When you think of Cairns Airport you think suitcases, travel plans, planes and runways. But did you know it’s also sitting on a big blue carbon sink?
These mangroves are typical of what you’ll find the whole way through the Cape and the Gulf, so the research will also be useful to other ranger groups in those regions that are managing mangrove areas.
Almost half of Cairns Airport’s landholdings is coastal forest, most of which is mangrove wetlands. For the first time at this scale, a partnership between Cairns Airport, Dawul Wuru Aboriginal Corporation, and Deakin University’s Blue Carbon Lab is investigating just how much work these tropical mangrove ecosystems are doing to mitigate the impacts of climate change.
‘Blue carbon’ is carbon that has been captured by the world’s blue oceans and associated coastal ecosystems, including mangroves, wetlands, saltmarshes, seagrass beds and algae forests.
Along the coastline of tropical north Queensland, mangrove wetlands trap sediments running off the land and prevent them from washing onto the Great Barrier Reef, locking up carbon and building a living carbon sink in the process. These vast mangrove forests continue to suck carbon dioxide from the atmosphere and store carbon and greenhouse gases below ground for thousands of years.
Cairns Airport Environment Manager Lucy Friend says the region’s tropical mangrove ecosystems are understudied.
“This work will help us better understand blue carbon in Australia’s tropical mangroves, and it will also help to calibrate blue carbon models for similar mangrove forests further north.
“Mangroves are important all around Australia’s coastline but we suspect that national averages don’t do our mangroves justice. Above ground, we can see that the trees are a lot taller than down south, and the species diversity is much higher. Below ground, we know the mud is 10 – 12 metres deep in some areas, and that new forests are being built really quickly, using carbon as the building blocks.”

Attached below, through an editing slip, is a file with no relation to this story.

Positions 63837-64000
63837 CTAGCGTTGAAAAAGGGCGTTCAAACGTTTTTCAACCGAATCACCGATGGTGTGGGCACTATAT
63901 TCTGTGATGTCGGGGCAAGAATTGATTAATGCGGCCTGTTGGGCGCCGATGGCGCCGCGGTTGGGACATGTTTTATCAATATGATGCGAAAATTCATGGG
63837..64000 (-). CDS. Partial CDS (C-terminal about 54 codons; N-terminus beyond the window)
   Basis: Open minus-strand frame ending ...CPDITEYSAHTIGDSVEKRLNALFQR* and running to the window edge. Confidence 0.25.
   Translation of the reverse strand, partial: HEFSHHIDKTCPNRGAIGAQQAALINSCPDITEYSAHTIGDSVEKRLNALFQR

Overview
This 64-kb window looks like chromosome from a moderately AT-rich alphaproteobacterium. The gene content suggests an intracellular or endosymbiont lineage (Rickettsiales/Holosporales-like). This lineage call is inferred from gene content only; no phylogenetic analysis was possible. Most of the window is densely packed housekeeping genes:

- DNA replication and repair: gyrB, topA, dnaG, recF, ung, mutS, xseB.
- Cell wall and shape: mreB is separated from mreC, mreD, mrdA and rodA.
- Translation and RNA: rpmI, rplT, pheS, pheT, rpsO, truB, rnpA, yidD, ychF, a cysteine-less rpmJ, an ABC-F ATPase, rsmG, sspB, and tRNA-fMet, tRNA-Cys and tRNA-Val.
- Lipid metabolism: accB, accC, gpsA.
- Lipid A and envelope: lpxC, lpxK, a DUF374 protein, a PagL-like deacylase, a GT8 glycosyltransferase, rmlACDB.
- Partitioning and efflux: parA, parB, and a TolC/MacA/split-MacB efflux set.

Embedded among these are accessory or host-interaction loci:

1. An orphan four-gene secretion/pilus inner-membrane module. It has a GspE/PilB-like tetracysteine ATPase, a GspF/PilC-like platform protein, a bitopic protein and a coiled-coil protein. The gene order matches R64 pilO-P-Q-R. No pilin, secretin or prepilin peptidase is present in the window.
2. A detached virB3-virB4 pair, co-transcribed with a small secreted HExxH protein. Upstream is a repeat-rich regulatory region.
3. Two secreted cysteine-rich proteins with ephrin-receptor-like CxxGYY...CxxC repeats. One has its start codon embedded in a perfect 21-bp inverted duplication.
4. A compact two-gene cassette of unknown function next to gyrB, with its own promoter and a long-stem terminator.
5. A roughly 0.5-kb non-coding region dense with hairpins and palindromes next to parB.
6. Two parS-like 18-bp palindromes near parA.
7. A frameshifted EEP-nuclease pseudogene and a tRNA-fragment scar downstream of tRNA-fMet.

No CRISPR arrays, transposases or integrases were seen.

The 350 hectares of mangrove wetlands at the airport are almost as big as the airport’s operational area and are managed in partnership with Dawul Wuru Aboriginal Corporation’s Land & Sea Ranger group.
Yirrganydji Senior Ranger Brian Singleton says the research will give everyone a better understanding of how much carbon the area is sitting on.
“These mangroves are typical of what you’ll find the whole way through the Cape and the Gulf,’’ he says. “It means the research will also be useful to other ranger groups in those regions that are managing mangrove areas.
“It will let us know the potential for income streams through carbon credits, as well as help to protect mangroves. Their value isn’t limited to carbon storage and sequestration – they have important cultural values too”.
The public can view tropical mangroves by visiting the mangrove boardwalk off Airport Avenue. Cairns Airport and Dawul Wuru Aboriginal Corporation have taken over management responsibilities of the boardwalk after council closure in 2019.